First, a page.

After Brent and Nova discover the entrance into the cave, the film really starts to come into its own. If the original film gives a lot of attention to the apes and how they run society as a ruling species, the second half of the sequel takes the spotlight away from them. Dominant apes make the original an exciting watch; they are fascinating villains and worthy adversaries to a proud resourceful American astronaut. Now, there is another group of war-mongering characters.

The idea of intelligent humans surviving a nuclear disaster is unthinkable, which turns out to be a big element of surprise in the sequel. Some people were still alive following the disaster. The underground city is now inhabited by their descendants; they are mutants with telepathic powers. Another good thing is that Beneath the Planet of the Apes doesn’t care about further development. Moments after Heston made a brief return in the climactic scene, the bomb worshipped by the mutants exploded, destroying the world once again. The story should end here since the planet is reduced to oblivion.

The Stars

Charlton Heston famously rejected reprising his role in the sequel. He only agreed to take part in the project as long as his character appeared briefly and died, which Taylor did. Director Franklin J. Schaffner as well as Roddy McDowell, could not commit themselves to the sequel for they had already signed-up for different projects.

James Grover Franciscus 

The lead character in Beneath the Planet of the Apes is John Brent, also an astronaut, portrayed by James Franciscus. Thanks to Heston’s reluctance to play in the sequel, the screenplay for the main character had to be rewritten for Brent. Throughout the decades of his acting career, Franciscus was more famously known for his roles in TV series such as Naked City, The Investigators, Mr Novak, Longstreet, Doc Elliot, and Hunter.

David Watson

Roddy McDowell was also unable to reprise his role as Dr. Cornelius in the sequel, and the character was subsequently given to David Watson. Starting as a professional singer, he made a swift transition to stage acting. He went on to play in TV shows including The Girl from U.N.C.L.E and Daniel Boone. Watson also played the titular role in the musical The Legend of Robin Hood.

James Gregory

The primary antagonist is General Ursus, portrayed by James Gregory, best known for his roles as Schaffer in Al Capone and as Senator John Iselin in The Manchurian Candidate. Gregory appeared as supporting/recurring characters in various TV series including Hawaii Five-O and Barney Miller.

Maurice Evans, Kim Hunter, and Linda Harrison reprise their roles as Dr. Zaius, Dr. Zira, and Nova, respectively.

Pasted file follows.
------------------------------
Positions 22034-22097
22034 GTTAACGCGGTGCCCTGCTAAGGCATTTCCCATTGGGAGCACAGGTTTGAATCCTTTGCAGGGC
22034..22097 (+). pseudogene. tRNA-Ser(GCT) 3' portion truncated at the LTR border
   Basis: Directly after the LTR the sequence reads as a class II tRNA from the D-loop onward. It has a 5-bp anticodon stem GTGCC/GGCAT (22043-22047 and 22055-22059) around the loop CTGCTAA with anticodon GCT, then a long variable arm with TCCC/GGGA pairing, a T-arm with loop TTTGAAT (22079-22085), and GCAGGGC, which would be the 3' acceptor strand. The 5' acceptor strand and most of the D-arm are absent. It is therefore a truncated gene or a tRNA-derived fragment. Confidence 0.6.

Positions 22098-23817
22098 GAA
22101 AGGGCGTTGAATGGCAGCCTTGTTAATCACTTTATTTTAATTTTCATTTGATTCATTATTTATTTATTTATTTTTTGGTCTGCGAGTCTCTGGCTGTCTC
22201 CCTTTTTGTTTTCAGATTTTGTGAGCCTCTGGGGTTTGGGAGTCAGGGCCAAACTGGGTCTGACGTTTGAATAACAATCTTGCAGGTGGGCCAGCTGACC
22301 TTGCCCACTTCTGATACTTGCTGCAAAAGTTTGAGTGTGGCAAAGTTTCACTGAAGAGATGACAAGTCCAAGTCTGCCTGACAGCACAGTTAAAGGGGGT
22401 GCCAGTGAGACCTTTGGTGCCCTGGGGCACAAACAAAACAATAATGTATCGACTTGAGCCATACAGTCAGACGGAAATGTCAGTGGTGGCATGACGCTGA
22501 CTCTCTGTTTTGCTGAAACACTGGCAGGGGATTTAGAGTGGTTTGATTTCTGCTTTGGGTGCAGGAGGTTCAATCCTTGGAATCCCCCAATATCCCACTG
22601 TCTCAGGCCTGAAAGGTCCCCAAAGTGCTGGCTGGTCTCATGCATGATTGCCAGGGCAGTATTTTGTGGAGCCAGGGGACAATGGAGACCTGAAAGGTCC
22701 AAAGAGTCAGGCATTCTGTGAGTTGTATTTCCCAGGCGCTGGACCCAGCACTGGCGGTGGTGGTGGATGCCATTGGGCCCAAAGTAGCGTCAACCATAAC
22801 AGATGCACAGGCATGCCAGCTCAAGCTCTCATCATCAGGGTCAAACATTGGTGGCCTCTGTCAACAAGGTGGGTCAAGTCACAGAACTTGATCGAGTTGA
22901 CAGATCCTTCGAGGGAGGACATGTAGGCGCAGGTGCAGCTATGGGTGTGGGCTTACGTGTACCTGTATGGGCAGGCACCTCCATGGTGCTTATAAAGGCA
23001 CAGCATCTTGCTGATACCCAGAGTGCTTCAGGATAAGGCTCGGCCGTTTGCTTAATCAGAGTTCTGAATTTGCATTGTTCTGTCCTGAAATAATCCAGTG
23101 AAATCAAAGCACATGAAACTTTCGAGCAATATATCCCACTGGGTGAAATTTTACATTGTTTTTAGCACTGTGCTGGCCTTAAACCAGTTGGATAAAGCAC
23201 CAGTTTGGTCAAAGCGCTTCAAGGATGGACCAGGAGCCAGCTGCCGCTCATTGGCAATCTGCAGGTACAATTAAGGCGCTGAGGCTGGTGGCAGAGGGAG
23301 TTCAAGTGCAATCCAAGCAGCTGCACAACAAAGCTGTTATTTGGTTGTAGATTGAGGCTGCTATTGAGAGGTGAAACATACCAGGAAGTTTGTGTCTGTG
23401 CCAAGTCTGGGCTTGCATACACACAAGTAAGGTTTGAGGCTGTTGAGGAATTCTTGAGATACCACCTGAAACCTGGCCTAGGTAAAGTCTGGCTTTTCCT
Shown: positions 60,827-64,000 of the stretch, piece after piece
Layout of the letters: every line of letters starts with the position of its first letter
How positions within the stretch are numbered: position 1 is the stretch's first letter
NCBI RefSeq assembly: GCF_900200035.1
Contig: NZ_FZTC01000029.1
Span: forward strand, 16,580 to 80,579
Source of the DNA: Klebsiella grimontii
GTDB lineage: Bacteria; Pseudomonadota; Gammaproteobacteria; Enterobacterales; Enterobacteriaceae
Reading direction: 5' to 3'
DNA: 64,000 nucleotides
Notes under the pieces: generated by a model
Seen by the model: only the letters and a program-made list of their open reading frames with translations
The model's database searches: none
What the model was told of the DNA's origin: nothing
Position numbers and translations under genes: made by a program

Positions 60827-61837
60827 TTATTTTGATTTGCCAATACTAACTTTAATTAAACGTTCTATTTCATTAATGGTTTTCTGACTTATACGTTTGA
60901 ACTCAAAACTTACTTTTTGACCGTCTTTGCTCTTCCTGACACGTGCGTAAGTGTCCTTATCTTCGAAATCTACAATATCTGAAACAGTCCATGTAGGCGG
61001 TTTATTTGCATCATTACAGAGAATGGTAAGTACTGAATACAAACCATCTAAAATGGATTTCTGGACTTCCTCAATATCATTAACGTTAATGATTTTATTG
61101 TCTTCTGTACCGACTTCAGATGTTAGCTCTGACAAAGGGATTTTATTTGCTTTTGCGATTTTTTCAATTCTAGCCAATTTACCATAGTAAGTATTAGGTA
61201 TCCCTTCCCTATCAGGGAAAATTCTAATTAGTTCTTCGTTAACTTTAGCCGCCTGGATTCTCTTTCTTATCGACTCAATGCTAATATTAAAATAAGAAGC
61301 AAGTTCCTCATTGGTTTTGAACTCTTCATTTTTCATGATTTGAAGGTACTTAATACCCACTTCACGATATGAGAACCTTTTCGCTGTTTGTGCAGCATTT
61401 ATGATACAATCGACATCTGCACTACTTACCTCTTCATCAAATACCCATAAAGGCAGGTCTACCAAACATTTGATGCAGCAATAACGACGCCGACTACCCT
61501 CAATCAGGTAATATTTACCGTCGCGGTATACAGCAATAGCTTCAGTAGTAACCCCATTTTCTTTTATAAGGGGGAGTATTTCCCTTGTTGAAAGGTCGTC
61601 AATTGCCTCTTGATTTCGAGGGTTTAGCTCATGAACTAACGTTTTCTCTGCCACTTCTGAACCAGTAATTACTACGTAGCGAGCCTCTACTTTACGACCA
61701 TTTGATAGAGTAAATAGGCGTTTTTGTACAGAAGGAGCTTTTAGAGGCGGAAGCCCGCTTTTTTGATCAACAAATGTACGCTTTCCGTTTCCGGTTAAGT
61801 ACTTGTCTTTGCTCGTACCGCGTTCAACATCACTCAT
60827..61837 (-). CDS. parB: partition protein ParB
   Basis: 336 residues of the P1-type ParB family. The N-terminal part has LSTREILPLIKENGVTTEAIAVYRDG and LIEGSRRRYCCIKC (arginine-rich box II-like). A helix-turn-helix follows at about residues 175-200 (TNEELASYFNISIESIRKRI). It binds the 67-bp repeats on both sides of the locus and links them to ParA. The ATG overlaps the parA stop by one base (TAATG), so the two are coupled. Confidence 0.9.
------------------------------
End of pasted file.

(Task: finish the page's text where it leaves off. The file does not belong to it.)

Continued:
Are you as big a POTA fan as we are? Tell us what you think of the original cast. We’d love to hear from you.

Other things you might want to know:

Is Beneath the Planet of the Apes a book?

The novelization of the film by Michael Avallone retained the original scripted ending. Brent does not kill General Ursus. Taylor confronts him and Dr Zaius. As Taylor tries to reason with Zaius, Zaius condemns him and Ursus repeatedly shoots Taylor with his pistol; Brent’s rifle empties and the gorillas kill him. Ursus is horrified, telling Zaius that he has emptied the pistol into Taylor; he should be dead, but he still lives. Knowing he is dying, Taylor (after Zaius refuses to help him) decides to stop the violence by detonating the bomb. This he does, destroying the Earth itself.

What are some production details when Beneath the Planet of the Apes began filming?

Production began in February 1969. The sequel, now titled Beneath the Planet of the Apes, had its budget reduced from $5 million to $2.5 million because Fox had suffered recently from several underperforming big-budget films, like Star!Hello, Dolly! and Tora! Tora! Tora! Nonetheless, the studio expected the film to return Fox to profitability. Heston’s parts were filmed in just eight days. The sets of the mutants’ council chamber and the temple of the bomb were redresses of the Grand Central – 42nd Street station and Harmonia Gardens sets from the film Hello, Dolly!

What was the trivia for Beneath the Planet of the Apes?

Burt Reynolds was considered for the lead role of John Brent before James Franciscus was cast due to his resemblance to Charlton Heston. Don Medford agreed to direct the movie but walked out after the budget was halved. Originally, there was going to be a scene featuring a half-human/half-ape child.